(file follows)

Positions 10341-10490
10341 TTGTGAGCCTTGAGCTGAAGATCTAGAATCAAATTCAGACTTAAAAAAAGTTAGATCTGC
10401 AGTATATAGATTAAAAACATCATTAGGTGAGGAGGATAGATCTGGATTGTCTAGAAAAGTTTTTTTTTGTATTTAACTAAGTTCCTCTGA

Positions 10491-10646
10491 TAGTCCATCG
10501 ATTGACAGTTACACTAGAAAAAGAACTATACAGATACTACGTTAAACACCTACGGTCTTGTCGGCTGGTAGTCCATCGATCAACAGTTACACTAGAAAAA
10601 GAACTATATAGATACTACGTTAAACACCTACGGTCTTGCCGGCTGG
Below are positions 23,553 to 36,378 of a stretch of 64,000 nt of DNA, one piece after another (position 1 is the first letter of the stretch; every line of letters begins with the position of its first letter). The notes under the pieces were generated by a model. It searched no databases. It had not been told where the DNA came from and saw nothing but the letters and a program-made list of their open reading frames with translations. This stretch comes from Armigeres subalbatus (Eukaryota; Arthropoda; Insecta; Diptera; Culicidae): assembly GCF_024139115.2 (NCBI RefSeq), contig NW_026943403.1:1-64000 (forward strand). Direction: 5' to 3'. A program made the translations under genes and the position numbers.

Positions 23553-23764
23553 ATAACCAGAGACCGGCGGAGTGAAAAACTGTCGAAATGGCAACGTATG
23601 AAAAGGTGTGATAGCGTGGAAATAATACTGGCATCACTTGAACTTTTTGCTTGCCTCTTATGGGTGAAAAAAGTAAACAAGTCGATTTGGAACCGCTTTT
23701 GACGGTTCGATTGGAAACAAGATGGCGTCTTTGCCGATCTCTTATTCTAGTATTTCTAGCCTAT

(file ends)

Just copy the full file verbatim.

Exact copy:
Positions 10341-10490
10341 TTGTGAGCCTTGAGCTGAAGATCTAGAATCAAATTCAGACTTAAAAAAAGTTAGATCTGC
10401 AGTATATAGATTAAAAACATCATTAGGTGAGGAGGATAGATCTGGATTGTCTAGAAAAGTTTTTTTTTGTATTTAACTAAGTTCCTCTGA

Positions 10491-10646
10491 TAGTCCATCG
10501 ATTGACAGTTACACTAGAAAAAGAACTATACAGATACTACGTTAAACACCTACGGTCTTGTCGGCTGGTAGTCCATCGATCAACAGTTACACTAGAAAAA
10601 GAACTATATAGATACTACGTTAAACACCTACGGTCTTGCCGGCTGG
Below are positions 23,553 to 36,378 of a stretch of 64,000 nt of DNA, one piece after another (position 1 is the first letter of the stretch; every line of letters begins with the position of its first letter). The notes under the pieces were generated by a model. It searched no databases. It had not been told where the DNA came from and saw nothing but the letters and a program-made list of their open reading frames with translations. This stretch comes from Armigeres subalbatus (Eukaryota; Arthropoda; Insecta; Diptera; Culicidae): assembly GCF_024139115.2 (NCBI RefSeq), contig NW_026943403.1:1-64000 (forward strand). Direction: 5' to 3'. A program made the translations under genes and the position numbers.

Positions 23553-23764
23553 ATAACCAGAGACCGGCGGAGTGAAAAACTGTCGAAATGGCAACGTATG
23601 AAAAGGTGTGATAGCGTGGAAATAATACTGGCATCACTTGAACTTTTTGCTTGCCTCTTATGGGTGAAAAAAGTAAACAAGTCGATTTGGAACCGCTTTT
23701 GACGGTTCGATTGGAAACAAGATGGCGTCTTTGCCGATCTCTTATTCTAGTATTTCTAGCCTAT